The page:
So is Apple’s Touch Bar only the beginning?

“Forget about the argument about whether the Touch Bar is really a feature that can appeal to professionals. I’ll just accept that it can be, based on the demonstrations at the Apple media event that focused on Adobe Photoshop and Final Cut Pro X,” Gene Steinberg writes for The Tech Night Owl. “The fact that developers are busy adding support to their own apps indicates they have confidence that Apple is pointing the way to a useful addition in personal computing.”

“Indeed I wonder just what’s going to happen now that the MacBook Air is reduced to a single model that’s smacks of a closeout,” Steinberg writes. “I suppose that the MacBook might come down in price as a replacement, but what about expanding Touch Bar support?”

“Apple didn’t invent the Touch Bar with the plan to restrict it to a single model. There’s a long-range plan, and adding it to a MacBook or some future Mac notebook is only part of the picture,” Steinberg writes. “I expect that a future keyboard, perhaps a Magic Keyboard 2 with Touch Bar, will deliver the feature for Mac desktops. But it won’t come cheap.”

Read more in the full article here.

MacDailyNews Take: Next to go should be the rest of the keyboard. All keys, not just the function row, should be accessible to developers.

The problem is… these control buttons that are fixed in plastic and are the same for every application. Well, every application wants a slightly different user interface, a slightly optimized set of buttons, just for it. And what happens if you think of a great idea six months from now? You can’t run around and add a button to these things. They’re already shipped… It doesn’t work because the buttons and the controls can’t change. They can’t change for each application, and they can’t change down the road if you think of another great idea you wanna add to this product. Well, how do you solve this? Hmm. It turns out, we have solved it! — Steve Jobs, unveiling the iPhone, January 9, 2007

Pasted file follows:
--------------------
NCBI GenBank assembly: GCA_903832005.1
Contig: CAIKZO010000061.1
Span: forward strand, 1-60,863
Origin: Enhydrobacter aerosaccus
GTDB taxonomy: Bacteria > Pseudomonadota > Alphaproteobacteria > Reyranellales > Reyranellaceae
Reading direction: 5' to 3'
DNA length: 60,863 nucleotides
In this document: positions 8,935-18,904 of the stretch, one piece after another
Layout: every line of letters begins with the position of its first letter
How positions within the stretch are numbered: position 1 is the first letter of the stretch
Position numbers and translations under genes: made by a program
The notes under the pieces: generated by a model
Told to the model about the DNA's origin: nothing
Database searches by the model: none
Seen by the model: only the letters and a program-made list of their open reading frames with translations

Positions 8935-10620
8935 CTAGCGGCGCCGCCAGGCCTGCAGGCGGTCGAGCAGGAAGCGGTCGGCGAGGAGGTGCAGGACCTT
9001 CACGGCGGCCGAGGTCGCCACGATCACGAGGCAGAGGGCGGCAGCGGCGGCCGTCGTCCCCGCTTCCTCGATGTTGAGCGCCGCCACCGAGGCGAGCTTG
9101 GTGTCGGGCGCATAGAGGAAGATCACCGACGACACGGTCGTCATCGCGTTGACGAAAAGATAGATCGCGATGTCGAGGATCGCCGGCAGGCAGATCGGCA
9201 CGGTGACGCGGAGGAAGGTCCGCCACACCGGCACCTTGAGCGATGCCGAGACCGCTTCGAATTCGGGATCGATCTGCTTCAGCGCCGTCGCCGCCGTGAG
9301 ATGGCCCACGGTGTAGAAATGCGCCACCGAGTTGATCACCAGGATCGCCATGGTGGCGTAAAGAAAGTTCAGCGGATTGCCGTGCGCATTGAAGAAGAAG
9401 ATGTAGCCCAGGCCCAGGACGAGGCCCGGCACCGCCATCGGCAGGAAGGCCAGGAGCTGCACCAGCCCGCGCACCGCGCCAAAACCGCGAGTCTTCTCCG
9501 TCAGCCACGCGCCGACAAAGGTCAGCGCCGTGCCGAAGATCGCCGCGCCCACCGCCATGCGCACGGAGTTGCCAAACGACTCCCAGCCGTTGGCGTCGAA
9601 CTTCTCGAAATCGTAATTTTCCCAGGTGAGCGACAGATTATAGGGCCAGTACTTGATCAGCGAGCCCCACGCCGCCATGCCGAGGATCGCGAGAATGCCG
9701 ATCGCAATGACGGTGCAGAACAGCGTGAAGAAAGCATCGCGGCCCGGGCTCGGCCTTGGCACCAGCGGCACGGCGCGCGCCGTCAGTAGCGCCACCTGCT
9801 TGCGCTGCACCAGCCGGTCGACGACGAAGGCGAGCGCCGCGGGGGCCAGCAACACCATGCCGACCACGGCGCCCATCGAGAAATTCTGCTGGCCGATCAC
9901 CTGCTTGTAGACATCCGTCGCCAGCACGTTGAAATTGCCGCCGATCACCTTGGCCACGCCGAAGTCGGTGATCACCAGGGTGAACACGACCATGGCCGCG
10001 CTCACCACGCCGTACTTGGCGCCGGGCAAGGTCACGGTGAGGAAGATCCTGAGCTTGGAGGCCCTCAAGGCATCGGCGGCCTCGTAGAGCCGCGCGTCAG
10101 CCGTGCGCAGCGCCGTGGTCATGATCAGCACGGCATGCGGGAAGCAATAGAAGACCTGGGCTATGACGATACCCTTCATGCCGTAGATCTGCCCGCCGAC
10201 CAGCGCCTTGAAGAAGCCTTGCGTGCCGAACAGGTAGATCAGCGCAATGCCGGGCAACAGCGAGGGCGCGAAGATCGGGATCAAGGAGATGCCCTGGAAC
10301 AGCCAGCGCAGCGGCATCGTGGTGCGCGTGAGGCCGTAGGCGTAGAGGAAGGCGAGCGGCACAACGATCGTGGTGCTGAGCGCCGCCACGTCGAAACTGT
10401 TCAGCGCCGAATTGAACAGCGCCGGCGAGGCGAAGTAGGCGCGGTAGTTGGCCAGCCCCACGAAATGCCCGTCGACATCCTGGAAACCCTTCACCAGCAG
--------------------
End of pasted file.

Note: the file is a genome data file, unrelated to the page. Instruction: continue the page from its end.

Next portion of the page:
New virtual keyboard layouts in macOS 10.12.1 confirm MacBook Pro OLED ‘Magic Toolbar’ reports – October 25, 2016
Trademark filing suggests ‘Magic Toolbar’ will be Apple’s name for new MacBook Pro OLED touch strip – October 20, 2016
It’s official: Apple sends invitations for ‘hello again’ event on October 27th – October 19, 2016
Apple set to release Final Cut Pro, iMovie updates with support for new MacBook Pro’s OLED ‘Touch Bar’ – October 19, 2016
Get ready, Apple’s new Macs are finally set to arrive! – October 19, 2016
All-new MacBook Pro, refreshed MacBook Air and iMac, and more coming at Apple’s October 27th special event – October 19, 2016
Apple plans to launch new Macs at special event on October 27th – October 18, 2016
Thoughts on Apple’s MacBook Pro OLED touch strip – August 11, 2016
Apple preps all-new MacBook Pro line with OLED touch strip and more – August 10, 2016
Apple’s new MacBook Pro expected to feature OLED touch-panel, Touch ID power button – August 8, 2016
Next-gen MacBook Pro could feature Touch ID power button – June 28, 2016
Leaked photos pretty much confirm 2016 MacBook Pro’s OLED touchpad – June 1, 2016
Thinner, lighter 2016 MacBook Pro may feature OLED display touch bar and Touch ID – May 24, 2016